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NAUTILUS. A Musical, Collaborative and Interactive Sonification Toolkit

Title NAUTILUS. A Musical, Collaborative and Interactive Sonification Toolkit
Publication Type Master Thesis
Year of Publication 2008
Authors G. Risueño, M.

This master thesis describes the design a vast part of implementation, functional by itself, of a sonification toolkit called Nautilus. There are several characteristics that make Nautilus an attractive seed from diverse fonts, such as human-computer interaction, psychoacoustics, communication theory, sound design, art or sociology. These disciplines are in charge of providing a theoretical frame through out this Thesis. Only since this multidisciplinary analysis we will be able to comprehend why auditory display is one of the most important fields in the Sound and Music Computing roadmap. We will also see how exploring the auditory display techniques and using them with the intelligent analysis tools we will be able to obtain a wide range of sonic results, suitable for a big amount of people, situations and contexts in general.

Although nowadays music is part of most people's life, many of them have acquired a role in which they passively participate of it. It would not be crazy to think that the only boundary that exists between a human being without music theory knowledge and a musical "output" is the intermediate system, the "instrument". Providing that instrument of certain intelligence (that does not make the user useless) and providing the user of a known, intuitive and efficient interface we could achieve that, through a good implementation, that every human being is able to know the feeling of doing or performing music.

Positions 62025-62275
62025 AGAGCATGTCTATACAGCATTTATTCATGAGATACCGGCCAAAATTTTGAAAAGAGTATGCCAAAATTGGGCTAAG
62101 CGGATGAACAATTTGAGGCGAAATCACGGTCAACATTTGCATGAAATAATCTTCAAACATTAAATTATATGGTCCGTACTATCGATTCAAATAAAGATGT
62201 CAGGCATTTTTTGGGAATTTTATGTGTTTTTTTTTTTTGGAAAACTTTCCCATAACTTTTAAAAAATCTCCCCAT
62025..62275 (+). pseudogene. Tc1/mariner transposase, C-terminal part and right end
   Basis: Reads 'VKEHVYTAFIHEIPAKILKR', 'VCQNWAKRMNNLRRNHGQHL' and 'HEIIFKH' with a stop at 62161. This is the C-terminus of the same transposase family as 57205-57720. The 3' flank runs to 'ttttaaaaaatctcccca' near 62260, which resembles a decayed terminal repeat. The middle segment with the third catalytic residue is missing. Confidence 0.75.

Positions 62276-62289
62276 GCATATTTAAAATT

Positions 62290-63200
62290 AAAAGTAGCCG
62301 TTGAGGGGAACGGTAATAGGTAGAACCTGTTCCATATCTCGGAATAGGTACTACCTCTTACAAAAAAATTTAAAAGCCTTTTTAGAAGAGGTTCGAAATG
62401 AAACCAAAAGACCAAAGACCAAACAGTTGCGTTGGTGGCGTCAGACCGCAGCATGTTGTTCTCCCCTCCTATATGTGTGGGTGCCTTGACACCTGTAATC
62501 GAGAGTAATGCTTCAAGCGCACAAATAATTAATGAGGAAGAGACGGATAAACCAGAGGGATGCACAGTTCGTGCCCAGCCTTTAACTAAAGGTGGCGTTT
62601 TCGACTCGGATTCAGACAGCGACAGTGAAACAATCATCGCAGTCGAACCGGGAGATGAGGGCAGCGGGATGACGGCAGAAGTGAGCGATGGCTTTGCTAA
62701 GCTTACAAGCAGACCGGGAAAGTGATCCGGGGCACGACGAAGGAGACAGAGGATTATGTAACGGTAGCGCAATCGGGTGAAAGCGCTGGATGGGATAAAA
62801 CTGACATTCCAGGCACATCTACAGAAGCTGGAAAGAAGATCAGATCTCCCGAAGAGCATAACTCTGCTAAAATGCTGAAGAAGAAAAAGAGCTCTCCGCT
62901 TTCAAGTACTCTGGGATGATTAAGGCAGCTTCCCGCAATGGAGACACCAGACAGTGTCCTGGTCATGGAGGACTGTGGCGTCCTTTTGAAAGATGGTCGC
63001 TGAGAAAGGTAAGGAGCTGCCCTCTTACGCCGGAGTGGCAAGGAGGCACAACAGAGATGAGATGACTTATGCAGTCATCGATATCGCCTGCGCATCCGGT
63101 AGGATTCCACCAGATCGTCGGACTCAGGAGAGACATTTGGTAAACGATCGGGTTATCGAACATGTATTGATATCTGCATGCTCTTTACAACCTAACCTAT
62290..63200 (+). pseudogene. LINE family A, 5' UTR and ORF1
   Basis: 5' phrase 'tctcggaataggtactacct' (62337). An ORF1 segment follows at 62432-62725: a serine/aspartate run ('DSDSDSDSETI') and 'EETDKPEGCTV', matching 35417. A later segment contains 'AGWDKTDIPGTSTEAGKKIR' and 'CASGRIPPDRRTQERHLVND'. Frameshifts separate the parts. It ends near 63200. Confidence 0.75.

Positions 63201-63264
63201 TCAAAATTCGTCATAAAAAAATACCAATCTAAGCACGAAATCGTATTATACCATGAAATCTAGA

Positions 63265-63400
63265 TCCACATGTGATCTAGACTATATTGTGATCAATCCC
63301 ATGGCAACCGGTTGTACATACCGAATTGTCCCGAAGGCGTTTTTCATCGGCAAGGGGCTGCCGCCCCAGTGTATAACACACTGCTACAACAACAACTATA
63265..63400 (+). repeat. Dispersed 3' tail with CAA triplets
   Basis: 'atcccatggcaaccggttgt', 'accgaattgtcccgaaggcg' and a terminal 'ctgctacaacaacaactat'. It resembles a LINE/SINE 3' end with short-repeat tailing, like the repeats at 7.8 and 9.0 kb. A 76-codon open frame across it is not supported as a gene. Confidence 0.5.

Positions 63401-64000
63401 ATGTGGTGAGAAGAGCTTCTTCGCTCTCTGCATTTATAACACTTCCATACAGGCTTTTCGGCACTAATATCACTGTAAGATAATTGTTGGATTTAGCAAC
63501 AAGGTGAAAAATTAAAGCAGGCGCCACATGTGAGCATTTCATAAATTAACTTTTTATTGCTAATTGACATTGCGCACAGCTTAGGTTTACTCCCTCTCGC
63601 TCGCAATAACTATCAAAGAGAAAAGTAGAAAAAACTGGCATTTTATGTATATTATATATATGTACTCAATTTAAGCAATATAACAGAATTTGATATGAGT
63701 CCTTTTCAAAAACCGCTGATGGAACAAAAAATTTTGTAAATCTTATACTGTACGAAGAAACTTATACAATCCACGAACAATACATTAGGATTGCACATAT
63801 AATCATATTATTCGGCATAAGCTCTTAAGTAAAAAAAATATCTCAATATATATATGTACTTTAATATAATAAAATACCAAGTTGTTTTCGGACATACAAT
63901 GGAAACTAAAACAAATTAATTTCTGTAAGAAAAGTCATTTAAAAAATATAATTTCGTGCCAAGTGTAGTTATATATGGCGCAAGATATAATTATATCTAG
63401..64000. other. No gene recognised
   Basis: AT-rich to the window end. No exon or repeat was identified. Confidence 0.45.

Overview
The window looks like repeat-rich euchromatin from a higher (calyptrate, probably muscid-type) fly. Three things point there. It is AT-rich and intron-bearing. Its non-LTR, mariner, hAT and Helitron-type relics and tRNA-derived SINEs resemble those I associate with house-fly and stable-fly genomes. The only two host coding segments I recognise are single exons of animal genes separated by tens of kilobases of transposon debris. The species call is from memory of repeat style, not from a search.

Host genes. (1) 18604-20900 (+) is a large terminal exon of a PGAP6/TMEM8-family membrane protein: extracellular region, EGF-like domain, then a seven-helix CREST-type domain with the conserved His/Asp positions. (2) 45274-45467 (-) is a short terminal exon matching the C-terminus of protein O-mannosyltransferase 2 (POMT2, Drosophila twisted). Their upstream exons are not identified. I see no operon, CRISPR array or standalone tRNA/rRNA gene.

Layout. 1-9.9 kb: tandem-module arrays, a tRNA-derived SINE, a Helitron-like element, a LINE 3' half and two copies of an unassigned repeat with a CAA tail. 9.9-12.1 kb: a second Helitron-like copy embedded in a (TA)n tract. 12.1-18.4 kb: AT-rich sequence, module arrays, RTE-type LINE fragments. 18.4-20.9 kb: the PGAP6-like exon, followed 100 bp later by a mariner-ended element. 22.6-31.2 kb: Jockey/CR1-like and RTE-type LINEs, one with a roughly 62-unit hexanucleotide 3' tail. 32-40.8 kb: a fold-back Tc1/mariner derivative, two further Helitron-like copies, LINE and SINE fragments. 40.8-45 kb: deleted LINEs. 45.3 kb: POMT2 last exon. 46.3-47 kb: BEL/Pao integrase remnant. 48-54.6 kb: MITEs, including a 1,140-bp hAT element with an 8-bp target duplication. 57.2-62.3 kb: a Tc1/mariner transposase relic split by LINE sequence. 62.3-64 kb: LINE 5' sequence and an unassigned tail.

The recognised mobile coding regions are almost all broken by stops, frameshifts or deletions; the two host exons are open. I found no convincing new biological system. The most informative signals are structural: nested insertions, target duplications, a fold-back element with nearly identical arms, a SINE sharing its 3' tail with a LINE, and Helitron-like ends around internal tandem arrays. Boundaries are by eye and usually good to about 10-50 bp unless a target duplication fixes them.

The objective of this work is not just to obtain an knowledge interchange between the scientific community, that can help future projects, but it is also pretended to introduce and bring the new musical and sound interaction ways closer to that part of society that, probably because of a social imposition or a lack of knowledge, have decided to stay passive in the sound world.

In conclusion, a real analysis of situations where the sonification toolkit has been used is done. Starting from the results of that analysis we will set out a constructive critic from which we derive the advantages and disadvantages of our system. Finally we will try to raise a series of generic guidelines in the design of new auditory display systems and we will set certain future work paths about Nautilus.